Friday, April 23, 2010

34 Fleet Street - LeBreton Flats upzoning

The developer on LeBreton Flats, Claridge, is asking the city for permission to increase the height of one of his next buildings from six floors to eight. The building will be directly along side the aqueduct, opposite the pumping station.

In our memory, this was supposed to be four stories along there, not six, not eight. We have been unable to find out how the four floors became six (and soon ... eight?).

The Assocation opposes the additional height since there is supposed to be a variety of building heights and the original public proposals for the development clearly show four floors in this area. Indeed, those four storey buildings are still displayed on the photomontage at the sales centre on the Flats.

Here is our letter:



Planning Committee

Re: April 27, 2010: Zoning: 34 Fleet Street


The Dalhousie Community Association opposes the increase in height for this parcel.

The Association notes with interest that the staff’s rationale for the increase in height to “add a variation to the design of the building and a variation to the streetscape…to create a better built form and development profile which will add to the character of LeBreton Flats”.

Exactly the same effect could be achieved by reducing the proposed height from six floors to four.

This reduction would be completely in accord with the original plan of subdivision and development of the Claridge project on the Flats as presented by Claridge, the NCC, and the City, to the public. We are appending several photographs of the proposed development of the site which clearly show the plan was for four storey buildings, not six. Indeed, these photos are still prominently displayed at the Claridge sales office and presentation centre at the Flats, telling purchasers that the community will be low rise along the recreational aqueduct spine. We have been unable to find out from City staff how or when the public proposal for four storey buildings along the aqueduct became six, and soon… eight?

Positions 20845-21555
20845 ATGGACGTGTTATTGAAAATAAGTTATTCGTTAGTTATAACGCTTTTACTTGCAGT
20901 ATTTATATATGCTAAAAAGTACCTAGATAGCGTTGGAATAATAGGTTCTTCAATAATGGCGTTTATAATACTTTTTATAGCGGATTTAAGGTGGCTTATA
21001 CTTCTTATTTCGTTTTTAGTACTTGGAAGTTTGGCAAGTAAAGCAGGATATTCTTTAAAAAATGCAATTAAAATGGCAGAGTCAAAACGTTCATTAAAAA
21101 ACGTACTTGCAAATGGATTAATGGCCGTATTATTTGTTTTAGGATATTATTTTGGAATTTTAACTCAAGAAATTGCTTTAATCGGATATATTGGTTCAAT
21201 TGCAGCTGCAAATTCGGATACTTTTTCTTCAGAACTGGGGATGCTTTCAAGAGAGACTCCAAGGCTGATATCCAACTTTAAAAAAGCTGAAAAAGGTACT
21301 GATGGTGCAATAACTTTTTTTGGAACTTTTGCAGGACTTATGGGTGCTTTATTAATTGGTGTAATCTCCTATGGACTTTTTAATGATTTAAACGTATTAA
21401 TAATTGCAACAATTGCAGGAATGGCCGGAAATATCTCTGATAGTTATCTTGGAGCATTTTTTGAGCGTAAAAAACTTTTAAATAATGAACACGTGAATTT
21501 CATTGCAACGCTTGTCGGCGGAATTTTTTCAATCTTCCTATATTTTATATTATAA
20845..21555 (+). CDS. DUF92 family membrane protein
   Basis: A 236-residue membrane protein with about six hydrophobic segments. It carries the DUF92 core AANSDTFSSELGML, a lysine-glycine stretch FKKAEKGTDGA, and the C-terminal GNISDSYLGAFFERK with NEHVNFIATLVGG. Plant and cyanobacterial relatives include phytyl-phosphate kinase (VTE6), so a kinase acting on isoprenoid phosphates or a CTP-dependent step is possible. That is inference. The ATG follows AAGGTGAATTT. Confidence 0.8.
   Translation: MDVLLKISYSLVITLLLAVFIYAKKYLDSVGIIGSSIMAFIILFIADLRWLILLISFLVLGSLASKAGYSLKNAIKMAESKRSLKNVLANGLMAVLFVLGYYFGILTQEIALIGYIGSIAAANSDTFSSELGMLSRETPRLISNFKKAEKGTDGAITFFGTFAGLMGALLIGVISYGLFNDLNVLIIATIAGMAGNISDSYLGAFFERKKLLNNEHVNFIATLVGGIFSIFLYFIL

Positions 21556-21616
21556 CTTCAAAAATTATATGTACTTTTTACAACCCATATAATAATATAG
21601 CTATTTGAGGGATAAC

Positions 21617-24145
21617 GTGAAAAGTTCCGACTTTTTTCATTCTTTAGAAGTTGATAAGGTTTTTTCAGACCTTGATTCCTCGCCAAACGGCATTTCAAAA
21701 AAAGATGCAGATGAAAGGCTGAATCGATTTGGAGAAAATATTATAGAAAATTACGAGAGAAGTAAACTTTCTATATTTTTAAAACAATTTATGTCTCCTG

It is the position of the Association that

• The original presented neighborhood plan for the Flats development reflected proper planning principles when it showed building heights descending to the edge of the recreational space

• The city should turn down this increase in height



Eric Darwin
President, Dalhousie Community Association
23 April 2010





Photo montage based on the model of the site development. The subject parcel is on the top right portion of the development, as it curves along the aqueduct recreational spine. This original subdivision plan has height changes that add a variation to the design of the building and a variation to the streetscape … creating a better built form and development profile, adding to the character of the Flats.
 
 
 
The subject building is on the upper centre right. The four storey height reflects good planning principles by being low rise along the recreational corridor of the aqueduct. These photos are displayed prominently on the site informing the public and condo buyers what to expect from future approved developments on the Flats. Is this just the first of the four storey buildings to be upzoned to eight?
 
 
 
 
 
Subject parcel is on the centre right – four storeys, not six, not eight.


Update: Alas, Council disagreed with our position and approved the height increase to 8 storeys. - 28 April 2010

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